This unassuming twosome got their start in 1994 while still at Stanford, with a truly humble idea: Populate a directory with cool places that they had found on the then-infant World Wide Web. Yahoo was born on a lark but Jerry Yang (left) and David Filo helped it become one of the Web’s top destinations.
A Buddhist monk before becoming involved in the tech world, Peter Norton has been a major figure in the computer industry for three decades, having made his mark early in the DOS era with Norton Utilities. He sold his company to Symantec in 1990.
Phil Zimmermann’s 1991 Pretty Good Privacy (PGP) application, the first mainstream encryption software, made Zimmermann a pariah in the eyes of the U.S. government for allegedly violating rules forbidding the export of cryptographic tools. The case was ultimately dropped.
Jon Postel is known as the Father of DNS — the system that translates an IP address into a URL. Postel also did substantial work on the TCP/IP and SMTP protocols, authoring some 200 Internet spec documents overall. Postel died in 1998.
Alan Emtage with Bill Heelan and Mike Parker
Before Google — before the Web even — people had to find a way to locate files and programs hiding out on FTP servers around the world. The answer: Archie (a derivative of “archive”), a 1990 application devised by McGill University student Alan Emtage, who was assisted by Bill Heelan and Mike Parker.
Political insider Arianna Huffington has had a major influence on technology, but one that has been felt only recently. In 2005 she launched a little online project called The Huffington Post, which rapidly grew into one of the Web’s most powerful political voices. More than anything, the HuffPo has proven the power of the blog.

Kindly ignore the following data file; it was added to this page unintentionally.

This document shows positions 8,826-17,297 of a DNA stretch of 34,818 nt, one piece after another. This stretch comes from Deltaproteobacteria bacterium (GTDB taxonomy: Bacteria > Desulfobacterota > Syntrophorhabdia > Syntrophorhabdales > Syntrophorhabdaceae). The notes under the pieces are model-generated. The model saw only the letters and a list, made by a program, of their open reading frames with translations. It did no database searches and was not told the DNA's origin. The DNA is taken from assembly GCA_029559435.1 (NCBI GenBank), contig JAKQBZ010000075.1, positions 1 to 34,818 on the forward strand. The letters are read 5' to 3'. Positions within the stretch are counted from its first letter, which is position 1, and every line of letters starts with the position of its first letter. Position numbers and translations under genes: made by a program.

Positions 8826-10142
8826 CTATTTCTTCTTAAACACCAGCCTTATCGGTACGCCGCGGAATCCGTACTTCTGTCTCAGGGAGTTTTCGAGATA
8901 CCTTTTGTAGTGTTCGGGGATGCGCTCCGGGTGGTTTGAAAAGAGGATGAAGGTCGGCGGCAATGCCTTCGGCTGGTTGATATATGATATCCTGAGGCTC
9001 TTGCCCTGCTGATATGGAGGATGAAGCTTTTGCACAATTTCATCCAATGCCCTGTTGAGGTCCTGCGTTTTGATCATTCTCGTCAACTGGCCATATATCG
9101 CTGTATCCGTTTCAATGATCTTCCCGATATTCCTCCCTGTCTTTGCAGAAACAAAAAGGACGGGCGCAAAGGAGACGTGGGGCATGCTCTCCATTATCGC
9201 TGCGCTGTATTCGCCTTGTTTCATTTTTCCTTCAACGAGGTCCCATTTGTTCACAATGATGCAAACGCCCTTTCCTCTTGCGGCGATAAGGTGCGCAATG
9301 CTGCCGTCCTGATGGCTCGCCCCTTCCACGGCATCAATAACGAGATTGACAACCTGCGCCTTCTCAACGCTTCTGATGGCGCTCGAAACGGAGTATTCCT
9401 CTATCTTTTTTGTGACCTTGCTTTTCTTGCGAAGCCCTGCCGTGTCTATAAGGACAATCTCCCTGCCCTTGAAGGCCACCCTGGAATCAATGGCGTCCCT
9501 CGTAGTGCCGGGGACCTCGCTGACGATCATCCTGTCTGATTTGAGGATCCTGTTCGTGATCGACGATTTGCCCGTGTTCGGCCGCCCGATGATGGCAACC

Electronic Arts is one of the few pure software companies that continues to be important 25 years after its founding by Trip Hawkins, a Harvard and Stanford grad and Apple alumnus who in 1982 saw the future in consoles and computer-based games.
Susan Kare’s earliest achievement was designing the typefaces — and some of the, er, iconic icons — that shipped with the Macintosh, including. The “Happy Mac”. She also designed the cards for Windows’ ubiquitous Solitaire game and now designs Facebook’s “Gifts” feature.
Sir Arthur C. Clarke
Sir Clarke didn’t just write 2001: A Space Odyssey ; he also conceived of geostationary communications satellites essential to the telecommunications infrastructure, to GPS, and to numerous other technologies. Clarke died in March 2008 at age 90.
When Herbie Hancock released his single, “Rockit” in 1983, everyone was struck by its unique sound. Though Hancock was by no means the first person to make heavy use of computer-based musical equipment, few musicians relied so heavily on such gear. “Rockit,” with its innovative music video, is now considered a turning point in the electronic music-making scene.
The king of cyberpunk, William Gibson, has dreamed up all manner of high-minded techno wizardry, some of which has actually started to come true. His early stories introduced the term “cyberspace”.
Called “The Man Who Could Have Been Bill Gates” by BusinessWeek, Gary Kildall was the guy Gates beat out in the bidding to supply IBM with the operating system for the original PC. Kildall also headed up Digital Research, which created the seminal pre-DOS operating system CP/M.
From Yahoo to Amazon’s A9 to Google, Manber has been one of the search business’s greatest contributors. He was a key member of the Alta Vista design team on what many feel was the best engine running until Google came along.